Indian Bayou Wetlands


The BFA engages citizens to learn the root causes, remedies, and long-term management to return local wetlands to healthy functioning. Citizens can educate elected officials to make it happen.

The Problem

The Pensacola/Escambia Bay System was once known for its clear waters, mosaics of seagrass beds on white sandy bottoms and its abundant fishery. Changes in habitat and water quality have resulted in fish kills which put the dying bay on the map in the 1970s.

The Pensacola Bay System was historically known for its species diversity and high productivity in the seafood industry. The white, brown, and pink shrimp commercial landings dropped from 60,000 lbs/yr in the early 1960s to less than 20,000 lbs/yr by the early 1970s. Fish kills were a common occurrence especially in the area bayous.

Changes in the landscape are continuing to cause changes in the bay ecosystem. The table shows the loss of habitat over decades.



Acres Lost




Tidal Wetland



Seagrass Beds



Oyster Reefs



Source: Draft Pensacola Bay System Surface Watershed Characterization, Northwest Florida Water Management District, December 2016.

About Indian Bayou

Indian Bayou is a tidal wetland system and one of many tributaries entering the Escambia Bay System. Indian Bayou is located on the northwest side of the peninsula between Escambia and Blackwater Bays that forms Garcon Point. The Indian Bayou Watershed is roughly 3,500 acres, with most of the system considered rural and in a natural state. Two areas within the watershed are densely populated. Some of the residences are on sewer but the majority are on septic.
The development of Interstate 10 bifurcated the bayou, connecting the watershed through a box culvert. The remainder of the watershed has been intersected by road placement. Residents living in the developed areas with waterfront property on Indian Bayou noticed the water clouded by a reddish sediment.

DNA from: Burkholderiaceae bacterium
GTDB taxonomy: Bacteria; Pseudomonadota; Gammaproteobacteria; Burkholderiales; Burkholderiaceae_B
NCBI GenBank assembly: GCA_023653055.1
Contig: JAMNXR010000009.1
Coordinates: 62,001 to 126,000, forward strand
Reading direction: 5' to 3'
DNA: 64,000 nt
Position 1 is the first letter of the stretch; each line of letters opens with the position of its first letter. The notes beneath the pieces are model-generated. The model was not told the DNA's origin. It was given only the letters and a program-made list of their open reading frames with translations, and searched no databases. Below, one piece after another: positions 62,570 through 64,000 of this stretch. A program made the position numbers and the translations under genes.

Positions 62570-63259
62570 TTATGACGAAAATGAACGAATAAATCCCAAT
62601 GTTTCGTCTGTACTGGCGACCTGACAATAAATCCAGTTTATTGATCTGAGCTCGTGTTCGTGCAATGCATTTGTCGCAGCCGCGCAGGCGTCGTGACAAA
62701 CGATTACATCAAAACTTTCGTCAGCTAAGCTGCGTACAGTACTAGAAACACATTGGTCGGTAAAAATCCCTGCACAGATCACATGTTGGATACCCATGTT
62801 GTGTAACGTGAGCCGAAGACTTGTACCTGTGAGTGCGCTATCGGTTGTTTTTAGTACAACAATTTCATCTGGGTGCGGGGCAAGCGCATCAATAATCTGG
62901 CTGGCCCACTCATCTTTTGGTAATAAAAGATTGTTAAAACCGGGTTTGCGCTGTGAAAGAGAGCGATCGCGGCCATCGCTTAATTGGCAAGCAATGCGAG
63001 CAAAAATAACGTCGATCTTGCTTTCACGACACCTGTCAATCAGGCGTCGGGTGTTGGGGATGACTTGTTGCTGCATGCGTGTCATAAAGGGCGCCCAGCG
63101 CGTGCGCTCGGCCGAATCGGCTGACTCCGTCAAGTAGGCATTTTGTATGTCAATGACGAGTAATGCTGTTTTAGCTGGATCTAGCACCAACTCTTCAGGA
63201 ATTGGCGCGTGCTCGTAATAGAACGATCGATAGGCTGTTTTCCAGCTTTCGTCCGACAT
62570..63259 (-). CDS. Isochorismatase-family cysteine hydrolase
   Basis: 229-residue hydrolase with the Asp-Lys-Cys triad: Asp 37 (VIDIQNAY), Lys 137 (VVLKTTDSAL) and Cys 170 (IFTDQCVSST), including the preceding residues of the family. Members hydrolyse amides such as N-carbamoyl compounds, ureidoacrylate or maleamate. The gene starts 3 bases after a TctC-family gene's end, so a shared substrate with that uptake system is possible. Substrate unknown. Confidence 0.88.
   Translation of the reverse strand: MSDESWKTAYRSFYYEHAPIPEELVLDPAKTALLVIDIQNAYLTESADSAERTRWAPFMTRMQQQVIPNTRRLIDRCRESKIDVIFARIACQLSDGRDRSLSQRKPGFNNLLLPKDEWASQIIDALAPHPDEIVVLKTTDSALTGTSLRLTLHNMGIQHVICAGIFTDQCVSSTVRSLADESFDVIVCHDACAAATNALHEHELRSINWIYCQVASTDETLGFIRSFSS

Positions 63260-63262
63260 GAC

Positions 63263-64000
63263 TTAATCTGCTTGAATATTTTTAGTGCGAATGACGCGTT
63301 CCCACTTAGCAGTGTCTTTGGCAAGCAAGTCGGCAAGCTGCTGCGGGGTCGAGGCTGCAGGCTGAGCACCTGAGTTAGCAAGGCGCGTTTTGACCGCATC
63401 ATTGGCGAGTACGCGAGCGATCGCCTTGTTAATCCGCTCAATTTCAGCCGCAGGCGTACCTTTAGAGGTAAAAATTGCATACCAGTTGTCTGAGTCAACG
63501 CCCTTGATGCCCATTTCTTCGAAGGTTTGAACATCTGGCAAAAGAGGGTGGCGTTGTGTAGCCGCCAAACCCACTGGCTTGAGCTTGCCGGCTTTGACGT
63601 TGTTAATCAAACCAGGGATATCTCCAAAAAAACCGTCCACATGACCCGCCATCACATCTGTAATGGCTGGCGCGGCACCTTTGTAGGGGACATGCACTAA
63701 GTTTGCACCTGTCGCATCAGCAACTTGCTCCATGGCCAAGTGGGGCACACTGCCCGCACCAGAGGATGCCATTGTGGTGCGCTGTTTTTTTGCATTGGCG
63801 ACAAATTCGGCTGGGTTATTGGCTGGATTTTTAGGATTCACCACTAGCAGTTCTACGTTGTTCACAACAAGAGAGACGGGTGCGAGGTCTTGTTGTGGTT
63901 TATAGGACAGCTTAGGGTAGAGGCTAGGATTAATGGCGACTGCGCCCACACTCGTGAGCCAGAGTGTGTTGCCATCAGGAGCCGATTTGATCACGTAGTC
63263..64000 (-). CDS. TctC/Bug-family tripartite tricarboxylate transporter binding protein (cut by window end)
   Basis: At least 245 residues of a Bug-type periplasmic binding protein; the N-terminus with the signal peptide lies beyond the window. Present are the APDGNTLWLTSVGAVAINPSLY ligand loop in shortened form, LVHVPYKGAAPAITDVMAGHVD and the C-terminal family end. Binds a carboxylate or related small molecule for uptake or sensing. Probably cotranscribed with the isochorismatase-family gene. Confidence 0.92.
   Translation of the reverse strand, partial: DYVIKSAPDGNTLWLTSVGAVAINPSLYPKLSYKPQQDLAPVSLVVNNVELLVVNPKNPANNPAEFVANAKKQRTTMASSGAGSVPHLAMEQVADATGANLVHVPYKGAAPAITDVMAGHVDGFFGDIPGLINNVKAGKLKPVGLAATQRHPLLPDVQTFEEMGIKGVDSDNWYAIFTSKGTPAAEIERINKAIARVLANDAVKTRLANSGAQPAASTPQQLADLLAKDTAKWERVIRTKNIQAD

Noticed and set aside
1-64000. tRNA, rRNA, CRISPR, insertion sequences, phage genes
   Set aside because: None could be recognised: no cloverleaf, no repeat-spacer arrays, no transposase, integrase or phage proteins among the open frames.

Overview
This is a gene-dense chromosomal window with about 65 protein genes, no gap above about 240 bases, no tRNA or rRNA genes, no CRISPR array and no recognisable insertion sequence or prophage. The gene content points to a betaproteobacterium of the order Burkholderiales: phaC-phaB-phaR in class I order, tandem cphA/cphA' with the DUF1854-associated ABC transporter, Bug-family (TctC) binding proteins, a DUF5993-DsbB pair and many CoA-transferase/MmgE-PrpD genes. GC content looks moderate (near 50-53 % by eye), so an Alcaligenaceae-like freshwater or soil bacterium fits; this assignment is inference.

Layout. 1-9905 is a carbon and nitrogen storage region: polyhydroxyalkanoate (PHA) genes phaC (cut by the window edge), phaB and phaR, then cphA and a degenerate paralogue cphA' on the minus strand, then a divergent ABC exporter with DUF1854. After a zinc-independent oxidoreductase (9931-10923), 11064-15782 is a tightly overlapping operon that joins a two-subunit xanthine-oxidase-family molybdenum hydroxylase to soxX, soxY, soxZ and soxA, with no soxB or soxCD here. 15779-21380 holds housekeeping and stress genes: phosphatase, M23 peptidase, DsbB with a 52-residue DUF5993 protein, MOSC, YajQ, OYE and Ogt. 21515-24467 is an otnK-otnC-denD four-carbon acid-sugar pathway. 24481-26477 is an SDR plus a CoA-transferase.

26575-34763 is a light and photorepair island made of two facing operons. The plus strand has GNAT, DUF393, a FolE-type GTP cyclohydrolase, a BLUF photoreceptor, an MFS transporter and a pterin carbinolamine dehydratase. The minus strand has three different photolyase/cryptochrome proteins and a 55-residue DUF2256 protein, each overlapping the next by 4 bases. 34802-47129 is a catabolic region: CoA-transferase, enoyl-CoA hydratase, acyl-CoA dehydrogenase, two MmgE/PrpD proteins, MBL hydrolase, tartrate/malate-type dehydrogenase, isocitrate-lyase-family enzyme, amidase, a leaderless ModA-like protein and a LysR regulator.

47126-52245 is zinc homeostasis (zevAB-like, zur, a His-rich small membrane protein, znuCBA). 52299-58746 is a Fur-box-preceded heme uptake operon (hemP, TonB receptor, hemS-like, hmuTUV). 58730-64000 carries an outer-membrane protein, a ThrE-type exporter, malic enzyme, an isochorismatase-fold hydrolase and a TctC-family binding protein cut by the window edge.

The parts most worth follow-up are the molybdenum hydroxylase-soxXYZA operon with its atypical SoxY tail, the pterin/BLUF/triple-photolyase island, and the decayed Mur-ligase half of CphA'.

Studies subsequently identified one-mile long San Juan Road, never paved. It is continually maintained with red clay which packs well to a hard surface even though there are no houses along the entire length of it. During heavy rain events, such as in 2017 when Pensacola received 30” of additional rain, large plumes of runoff were observed in the bayou.
Subsequent studies by students from UWF, measured and reported sedimentation at many points in the bayou. Other studies of seagrass beds and wildlife demonstrated negative impacts of the sedimentation on seagrass bed cover and the wildlife that utilize the seagrass beds such as the Saltmarsh topminnow.

Citizen Action for Indian Bayou Restoration

BFA is educating citizen volunteers to monitor and sample what is happening in Indian Bayou. Previous studies by students and professors at UWF helped develop the methodology for monitoring.

Here is what you can help the BFA accomplish to document what is happening to the bayou and lay the foundation for citizen action about the entire watershed.

  • Conduct transect sampling in the bayou
  • Install sediment pins
  • Install erosion and depositional chains
  • Conduct sand, silt, and clay analyses
  • Install rain gauges to quantity sediment after a rain event
  • Conduct ongoing water quality monitoring

If  you would like to volunteer for a project please fill out the form below

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